Point Beach Nuclear Plant

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Point Beach Nuclear Plant
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Point Beach Nuclear Plant
Point Beach Nuclear Plant is located in Wisconsin
Point Beach Nuclear Plant
Location of Point Beach Nuclear Plant in Wisconsin
Country United States
Location Town of Two Creeks, Manitowoc County, near Two Rivers, Wisconsin
Coordinates 44°16′52″N 87°32′12″W / 44.28111°N 87.53667°W / 44.28111; -87.53667Coordinates: 44°16′52″N 87°32′12″W / 44.28111°N 87.53667°W / 44.28111; -87.53667
Status Operational
Commission date Unit 1: December 21, 1970
Unit 2: October 1, 1972
Construction cost US$589.1M (2007 prices)
Owner(s) NextEra Energy Resources
Nuclear power station
Reactor type PWR
Reactor supplier Westinghouse
Power generation
Units operational Unit 1: 620 MW, Unit 2: 620 MW
Nameplate capacity 1,026 MW
Capacity factor 86.4%
Annual output 7,767 GWh
Point Beach Nuclear Plant

Point Beach Nuclear Plant is a nuclear power plant located on Lake Michigan north of Two Rivers, Wisconsin, USA.

The plant is currently owned and operated by NextEra Energy Resources (prior to 2009 - FPL Energy), of Juno Beach, Florida. The plant was built by Wisconsin Electric Power Company (now We Energies, a subsidiary of Wisconsin Energy Corporation), and previously operated by the Nuclear Management Company.

NextEra Energy Resources purchased the plant from Wisconsin Electric Power Company in October 2007.[1] As part of the sale, We Energies agreed to repurchase all of the power produced by the plant for at least 20 years. In 2000–2007 the plant was managed by the Nuclear Management Company.

This plant has two, two-loop Westinghouse pressurized water reactors. There is also a visitors' center located at the Point Beach plant. The original letter of intent to purchase a single 454 megawatt (MW) nuclear unit from Westinghouse Electric for a fixed-price was issued by Wisconsin Electric and Wisconsin Michigan Power Company (a Wisconsin Electric subsidiary)[2] on December 30, 1965. The right was reserved to order a second, duplicate unit under the same terms. In May, 1966, the announcement was made that the plant would be built on a 1,200 acre site in the two of Two Creeks.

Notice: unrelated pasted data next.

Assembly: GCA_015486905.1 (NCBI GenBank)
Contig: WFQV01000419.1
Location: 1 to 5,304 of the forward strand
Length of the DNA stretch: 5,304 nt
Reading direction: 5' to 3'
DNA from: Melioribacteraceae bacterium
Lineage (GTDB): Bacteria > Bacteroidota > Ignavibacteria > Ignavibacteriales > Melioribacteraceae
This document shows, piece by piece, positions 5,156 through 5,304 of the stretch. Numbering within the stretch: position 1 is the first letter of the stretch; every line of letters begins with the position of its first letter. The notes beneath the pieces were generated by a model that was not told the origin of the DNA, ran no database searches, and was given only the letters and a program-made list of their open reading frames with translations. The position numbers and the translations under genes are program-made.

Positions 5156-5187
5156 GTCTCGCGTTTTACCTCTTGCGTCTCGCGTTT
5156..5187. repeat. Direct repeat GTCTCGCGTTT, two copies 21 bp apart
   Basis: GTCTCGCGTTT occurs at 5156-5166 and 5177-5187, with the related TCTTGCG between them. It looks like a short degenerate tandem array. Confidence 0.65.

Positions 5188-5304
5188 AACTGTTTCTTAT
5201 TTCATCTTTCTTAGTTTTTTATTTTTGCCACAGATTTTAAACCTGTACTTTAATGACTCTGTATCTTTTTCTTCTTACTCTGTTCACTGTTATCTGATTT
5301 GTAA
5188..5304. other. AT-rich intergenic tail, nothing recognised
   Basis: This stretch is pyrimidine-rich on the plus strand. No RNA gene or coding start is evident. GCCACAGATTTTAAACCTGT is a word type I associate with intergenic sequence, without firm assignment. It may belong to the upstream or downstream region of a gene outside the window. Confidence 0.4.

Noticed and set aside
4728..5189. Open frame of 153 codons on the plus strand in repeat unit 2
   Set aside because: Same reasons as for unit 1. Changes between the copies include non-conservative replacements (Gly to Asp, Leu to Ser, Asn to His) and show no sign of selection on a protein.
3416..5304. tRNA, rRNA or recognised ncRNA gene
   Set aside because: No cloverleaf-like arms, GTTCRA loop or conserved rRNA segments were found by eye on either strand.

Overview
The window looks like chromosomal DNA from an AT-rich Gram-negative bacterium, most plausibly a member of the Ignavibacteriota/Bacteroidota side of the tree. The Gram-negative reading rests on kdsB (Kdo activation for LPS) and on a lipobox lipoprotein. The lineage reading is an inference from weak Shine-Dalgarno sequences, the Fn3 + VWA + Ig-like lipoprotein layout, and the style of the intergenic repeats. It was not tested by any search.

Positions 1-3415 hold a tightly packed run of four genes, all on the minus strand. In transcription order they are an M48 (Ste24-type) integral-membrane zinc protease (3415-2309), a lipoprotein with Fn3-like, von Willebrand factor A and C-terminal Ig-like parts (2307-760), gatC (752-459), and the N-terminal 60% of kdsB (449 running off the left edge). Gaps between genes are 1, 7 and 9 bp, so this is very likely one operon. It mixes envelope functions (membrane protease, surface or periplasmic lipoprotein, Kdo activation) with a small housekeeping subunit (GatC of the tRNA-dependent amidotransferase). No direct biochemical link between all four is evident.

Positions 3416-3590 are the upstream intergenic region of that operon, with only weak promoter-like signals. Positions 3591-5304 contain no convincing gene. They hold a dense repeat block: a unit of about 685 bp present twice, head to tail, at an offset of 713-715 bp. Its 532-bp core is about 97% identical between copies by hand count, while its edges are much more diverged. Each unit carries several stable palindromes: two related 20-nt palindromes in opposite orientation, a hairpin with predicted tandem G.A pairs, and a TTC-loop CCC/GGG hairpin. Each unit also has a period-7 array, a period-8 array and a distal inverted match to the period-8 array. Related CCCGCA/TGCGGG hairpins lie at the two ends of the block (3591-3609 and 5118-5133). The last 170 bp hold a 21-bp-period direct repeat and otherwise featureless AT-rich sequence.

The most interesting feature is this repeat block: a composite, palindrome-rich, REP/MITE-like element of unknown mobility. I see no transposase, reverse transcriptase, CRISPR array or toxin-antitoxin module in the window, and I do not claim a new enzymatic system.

On November 28, 1966, following Public Service Commission of Wisconsin (PSCW) endorsement and a brief public hearing, Alfred Gruhl, Glenn Reed, and Sol Burstein[3] turned the first symbolic spades of dirt for the official ground-breaking. In May, 1967, the Atomic Energy Commission (AEC), predecessor to the Nuclear Regulatory Commission (NRC), issued the official construction permit (number 32) for Point Beach Unit 1. The Unit 2 construction permit (number 47) was issued approximately a year later.[3]

On October 5, 1970, the AEC issued its full-term, full-power Operating License (DPR-24) for Point Beach Unit 1. The loading fuel into the reactor commenced almost immediately. On November 2, 1970, operators achieved initial criticality, with the nuclear-powered electricity being produced for days later, on November 6. Full commercial service was reached on December 21, 1970, just 49 months from the initial groundbreaking ceremony. After delays from nuclear power opponents, Unit 2 was granted a full-term, full-power operating license (DPR-27) on March 8, 1973, almost 1 1/2 years behind the original schedule.[3]

Due to steam generator tube degradation and failures caused by intergranular stress corrosion cracking, Unit 1 was operated at approximately 75-80% of full power from December, 1979 until October 1983, when replacement steam generators were installed.[4] The Unit 2 steam generators were replaced in 1996-97.[5]